"I basically wanted all the male leads to be lovable losers"
Netflix’s hit Indian comedy Brahman Naman is making waves in the press.
Not only is it their first movie set in India, but its humour is comparable to The Inbetweeners or American Pie.
It’s also received critical acclaim and had a well received screening at Sundance Film Festival.
Set in 1980’s Bangalore, this film follows three misfits on a quest to lose their virginity.
Shashank Arora (Titli) plays Naman alongside with Tanmay Dhanania (Channel 4’s Indian Summers) as Ajay and Chaitanya Varad as Ramu work well together as an awkward geeky trio.
They’re somewhat reminiscent of the Inbetweeners group, only it’s set in 1980’s India, but it is just as crude as the British comedy.
DESIblitz had the exclusive opportunity to speak to writer Naman Ramachandran about his experience with this movie.
When it comes to sex comedies in India there’s usually a massive backlash followed by a controversy. Brahman Naman is filled with a lot of wit and crude humour. With a scene even involving a ceiling fan as a way for Naman to climax.
As this film is a straight up sex comedy, it’s at risk for receiving major backlash from Indian critics and the public. Brahman Naman also makes no efforts to censor itself, and with the censoring board in India controversy recently that could be an issue.
We asked the writer about this, and Naman told us:
“We just wanted to tell the story, because nobody talks about the process of growing up in India, and nobody has ever talked about hormonal teenagers and all of that is swept under the carpet.”
“It’s an important process for all of us growing up, so why should we hide that? So we decided to bring all of that out in the open and have a laugh about it.”
The characters in this movie are really what drives the humour. We asked Naman how he developed his characters:
“I basically wanted all the male leads to be lovable losers and all the female characters to be strong winners, because I think in real life men are losers and women are winners.
“So the way I went about it was, I just rolled my eyes back to my past life and I took composites from various people,” he says.
He continues: “For example Naman is based on two people, Ajay is based on three people and so on. Then for the women, I looked at all the strong women in my life, including my mother, my sister and my wife, and I took all their positive attributes and applied it my characters.”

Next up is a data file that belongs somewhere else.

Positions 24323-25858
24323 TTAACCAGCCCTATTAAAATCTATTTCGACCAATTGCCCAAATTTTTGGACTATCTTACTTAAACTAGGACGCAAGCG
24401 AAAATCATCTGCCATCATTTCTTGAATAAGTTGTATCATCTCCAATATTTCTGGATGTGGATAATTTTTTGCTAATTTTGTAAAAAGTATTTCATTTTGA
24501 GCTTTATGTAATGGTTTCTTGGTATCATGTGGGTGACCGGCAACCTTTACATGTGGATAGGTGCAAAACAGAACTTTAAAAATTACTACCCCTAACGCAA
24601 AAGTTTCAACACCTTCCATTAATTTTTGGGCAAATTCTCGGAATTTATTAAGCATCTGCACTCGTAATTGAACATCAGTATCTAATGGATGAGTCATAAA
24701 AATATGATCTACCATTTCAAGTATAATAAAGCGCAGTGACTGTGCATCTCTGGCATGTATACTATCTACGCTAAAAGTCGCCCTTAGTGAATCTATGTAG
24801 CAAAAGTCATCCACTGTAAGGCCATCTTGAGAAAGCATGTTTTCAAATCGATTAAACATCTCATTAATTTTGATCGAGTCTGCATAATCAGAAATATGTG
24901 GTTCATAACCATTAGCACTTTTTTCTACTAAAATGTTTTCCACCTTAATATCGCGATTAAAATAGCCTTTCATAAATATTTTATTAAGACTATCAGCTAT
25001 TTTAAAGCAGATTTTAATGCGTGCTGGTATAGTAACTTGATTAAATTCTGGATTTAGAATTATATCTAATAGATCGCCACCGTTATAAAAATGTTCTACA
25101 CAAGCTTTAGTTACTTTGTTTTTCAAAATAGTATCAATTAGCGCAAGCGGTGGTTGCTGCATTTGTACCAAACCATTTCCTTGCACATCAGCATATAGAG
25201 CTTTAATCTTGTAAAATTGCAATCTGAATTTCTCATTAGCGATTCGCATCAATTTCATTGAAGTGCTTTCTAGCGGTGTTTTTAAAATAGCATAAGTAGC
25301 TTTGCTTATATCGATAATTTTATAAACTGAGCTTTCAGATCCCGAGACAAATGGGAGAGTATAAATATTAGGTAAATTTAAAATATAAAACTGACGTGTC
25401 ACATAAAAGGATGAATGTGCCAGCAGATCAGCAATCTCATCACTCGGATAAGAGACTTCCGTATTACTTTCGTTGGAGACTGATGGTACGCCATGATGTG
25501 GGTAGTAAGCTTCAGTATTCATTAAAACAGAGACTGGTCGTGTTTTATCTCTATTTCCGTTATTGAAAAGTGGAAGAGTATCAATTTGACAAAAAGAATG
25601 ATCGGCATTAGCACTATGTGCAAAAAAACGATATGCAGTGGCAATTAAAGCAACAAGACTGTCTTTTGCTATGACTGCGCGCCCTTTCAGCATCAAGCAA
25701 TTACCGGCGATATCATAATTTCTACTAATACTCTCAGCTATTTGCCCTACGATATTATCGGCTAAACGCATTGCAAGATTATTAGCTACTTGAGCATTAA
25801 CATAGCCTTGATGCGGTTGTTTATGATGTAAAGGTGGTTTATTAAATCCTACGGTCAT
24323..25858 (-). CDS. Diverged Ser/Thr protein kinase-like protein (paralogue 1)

We also asked him about how it felt for the film to be recognised in independent film festivals, he said:
“Well it was a huge honour to be selected for Sundance, we knew about it months ago but we had to sit on the information because we couldn’t reveal it until December and then we found out we were in competition so it was an even bigger honour. And now to be in to be in an international competition, I don’t think we can still believe it yet, it hasn’t sunk in.”
Throughout the film the caste system plays a huge role and really creates a more authentic India, Naman Ramachandran told us:
“In India, if you’re born a Hindu you are defined by the Caste that you’re born into. And the Caste is not a big deal in the cinema, it’s either Brahman because I’m a Brahman, and I can’t write about a Caste I don’t know.
“So it’s just a backdrop and also Brahman rhymes with Naman so we thought that would be cool.”
Finally, it’s no coincidence that the name of the talented film writer also features in the title. So, was the story based on Naman himself?
“Well, parts of the film are informed by certain incidents in my past life. I decided to call the main character Naman because, you know, he’s quite a loser and I didn’t want to insult anyone else. So I thought let me start by insulting myself,” Naman admits.
Listen to our Exclusive Gupshup with writer Naman Ramachandran here:
Netflix have really branched out and this witty Indian sex comedy is a unique film well worth watching.
Brahman Naman launches on 7 July, exclusively on Netflix.
The film will also be showcasing as part of the London Indian Film Festival, 14 – 24 July 2016.